As initial anxiety over Donald Trump’s victory gave way to market euphoria in the days following the election, there was a casualty. Gold prices.
Tuesday, 24 January 2017
Last updated 5 hours ago
Apr 9 2010 | 1:28am ET
The European Union’s proposed hedge fund rules will not exclude U.S. hedge funds from the continent, a top official said.
Michel Barnier, the EU’s internal markets commissioner, sought to reassure U.S. Treasury Secretary Timothy Geithner in a letter last month. Barnier’s missive followed Geithner’s own letter to Barnier, warning him against imposing measures that discriminate against U.S. hedge funds and private equity firms.
“I am convinced that access to the European single market should be granted to managers and funds domiciled in third countries, including the U.S., provided that high level standards of transparency and security are agreed,” Barnier wrote on March 29. He also took aim at Geithner’s contention that the EU rules would conflict with the guidelines agreed by the Group of 20.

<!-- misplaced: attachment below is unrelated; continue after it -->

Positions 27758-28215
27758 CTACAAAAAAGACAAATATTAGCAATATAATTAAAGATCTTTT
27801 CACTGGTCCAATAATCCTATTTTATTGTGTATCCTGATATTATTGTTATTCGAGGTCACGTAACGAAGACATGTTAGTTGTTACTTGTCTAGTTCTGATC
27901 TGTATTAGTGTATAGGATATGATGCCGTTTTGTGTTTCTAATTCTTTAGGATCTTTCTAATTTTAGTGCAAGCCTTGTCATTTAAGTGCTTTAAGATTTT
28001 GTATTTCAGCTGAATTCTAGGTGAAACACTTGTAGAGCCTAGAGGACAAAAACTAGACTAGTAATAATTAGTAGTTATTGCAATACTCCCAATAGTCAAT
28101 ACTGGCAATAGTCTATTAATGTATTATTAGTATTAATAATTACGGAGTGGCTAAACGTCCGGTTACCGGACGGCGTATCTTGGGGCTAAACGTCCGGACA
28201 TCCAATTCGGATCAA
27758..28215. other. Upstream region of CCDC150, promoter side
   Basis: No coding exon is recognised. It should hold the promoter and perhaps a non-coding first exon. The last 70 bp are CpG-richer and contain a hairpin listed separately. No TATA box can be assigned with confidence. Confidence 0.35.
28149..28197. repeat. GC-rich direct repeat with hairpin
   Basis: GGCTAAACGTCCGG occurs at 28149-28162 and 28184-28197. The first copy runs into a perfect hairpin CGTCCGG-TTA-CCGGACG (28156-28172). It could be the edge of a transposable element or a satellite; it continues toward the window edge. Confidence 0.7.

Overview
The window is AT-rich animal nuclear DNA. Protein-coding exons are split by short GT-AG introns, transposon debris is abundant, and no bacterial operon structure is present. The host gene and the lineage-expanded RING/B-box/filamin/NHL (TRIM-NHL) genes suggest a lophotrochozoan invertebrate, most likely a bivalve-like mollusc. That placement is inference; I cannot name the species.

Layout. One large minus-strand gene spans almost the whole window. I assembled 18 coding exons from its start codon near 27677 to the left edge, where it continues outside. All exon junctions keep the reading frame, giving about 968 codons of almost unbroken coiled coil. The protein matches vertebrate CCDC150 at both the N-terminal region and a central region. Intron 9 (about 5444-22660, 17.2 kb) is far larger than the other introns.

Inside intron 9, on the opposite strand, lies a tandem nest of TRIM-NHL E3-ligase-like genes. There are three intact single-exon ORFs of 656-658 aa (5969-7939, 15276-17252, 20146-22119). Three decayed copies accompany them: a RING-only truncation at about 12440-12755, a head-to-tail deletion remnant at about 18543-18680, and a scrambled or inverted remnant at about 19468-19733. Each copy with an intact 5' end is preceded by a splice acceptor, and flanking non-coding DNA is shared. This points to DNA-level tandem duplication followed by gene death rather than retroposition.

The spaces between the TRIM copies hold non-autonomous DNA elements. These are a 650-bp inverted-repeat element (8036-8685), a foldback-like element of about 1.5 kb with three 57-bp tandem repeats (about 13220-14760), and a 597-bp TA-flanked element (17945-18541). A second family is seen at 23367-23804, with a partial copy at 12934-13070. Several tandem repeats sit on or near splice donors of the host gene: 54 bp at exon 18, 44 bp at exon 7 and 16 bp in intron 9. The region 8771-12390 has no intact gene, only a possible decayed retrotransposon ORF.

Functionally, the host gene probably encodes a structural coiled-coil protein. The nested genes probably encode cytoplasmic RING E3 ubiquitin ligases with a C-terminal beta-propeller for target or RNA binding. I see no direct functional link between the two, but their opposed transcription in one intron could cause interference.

Not so, says Barnier. The EU rules “respond directly to the commitments of the G20 leaders.”
Geithner appears to have been unconvinced by Barnier’s assurances. A week after Barnier wrote his letter, Geithner wrote another, urging four European finance ministers to reject any legislation that would “discriminate against foreign firms.”
Despite his earlier warnings that he would not be “bullied” by Washington, Barnier took a conciliatory tone in his letter to Geithner.
“Discrimination has no place in the emerging regulatory framework,” he wrote. “By providing a level playing field for domestic and foreign players alike, we eliminate opportunities for regulatory arbitrage and create the conditions for fair competition.”